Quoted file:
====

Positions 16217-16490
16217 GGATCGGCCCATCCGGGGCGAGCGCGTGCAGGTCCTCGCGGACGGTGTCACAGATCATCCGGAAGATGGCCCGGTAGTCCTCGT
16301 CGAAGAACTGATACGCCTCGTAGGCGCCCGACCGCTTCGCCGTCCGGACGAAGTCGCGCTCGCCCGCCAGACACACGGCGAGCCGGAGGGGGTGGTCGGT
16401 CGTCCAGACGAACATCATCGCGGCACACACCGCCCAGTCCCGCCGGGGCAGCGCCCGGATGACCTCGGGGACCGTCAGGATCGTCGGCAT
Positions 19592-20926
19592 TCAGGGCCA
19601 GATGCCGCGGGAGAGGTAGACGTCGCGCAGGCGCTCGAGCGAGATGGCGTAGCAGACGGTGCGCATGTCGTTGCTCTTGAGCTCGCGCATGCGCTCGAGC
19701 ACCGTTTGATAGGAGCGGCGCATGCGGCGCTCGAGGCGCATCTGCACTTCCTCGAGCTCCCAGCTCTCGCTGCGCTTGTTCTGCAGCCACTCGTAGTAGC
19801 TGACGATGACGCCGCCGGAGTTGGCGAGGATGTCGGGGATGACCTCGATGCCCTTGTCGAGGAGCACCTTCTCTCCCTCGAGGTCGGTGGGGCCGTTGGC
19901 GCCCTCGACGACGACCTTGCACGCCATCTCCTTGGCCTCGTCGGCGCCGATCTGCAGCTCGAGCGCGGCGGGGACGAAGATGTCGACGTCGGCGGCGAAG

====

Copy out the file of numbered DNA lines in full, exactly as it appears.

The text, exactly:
Positions 16217-16490
16217 GGATCGGCCCATCCGGGGCGAGCGCGTGCAGGTCCTCGCGGACGGTGTCACAGATCATCCGGAAGATGGCCCGGTAGTCCTCGT
16301 CGAAGAACTGATACGCCTCGTAGGCGCCCGACCGCTTCGCCGTCCGGACGAAGTCGCGCTCGCCCGCCAGACACACGGCGAGCCGGAGGGGGTGGTCGGT
16401 CGTCCAGACGAACATCATCGCGGCACACACCGCCCAGTCCCGCCGGGGCAGCGCCCGGATGACCTCGGGGACCGTCAGGATCGTCGGCAT
Positions 19592-20926
19592 TCAGGGCCA
19601 GATGCCGCGGGAGAGGTAGACGTCGCGCAGGCGCTCGAGCGAGATGGCGTAGCAGACGGTGCGCATGTCGTTGCTCTTGAGCTCGCGCATGCGCTCGAGC
19701 ACCGTTTGATAGGAGCGGCGCATGCGGCGCTCGAGGCGCATCTGCACTTCCTCGAGCTCCCAGCTCTCGCTGCGCTTGTTCTGCAGCCACTCGTAGTAGC
19801 TGACGATGACGCCGCCGGAGTTGGCGAGGATGTCGGGGATGACCTCGATGCCCTTGTCGAGGAGCACCTTCTCTCCCTCGAGGTCGGTGGGGCCGTTGGC
19901 GCCCTCGACGACGACCTTGCACGCCATCTCCTTGGCCTCGTCGGCGCCGATCTGCAGCTCGAGCGCGGCGGGGACGAAGATGTCGACGTCGGCGGCGAAG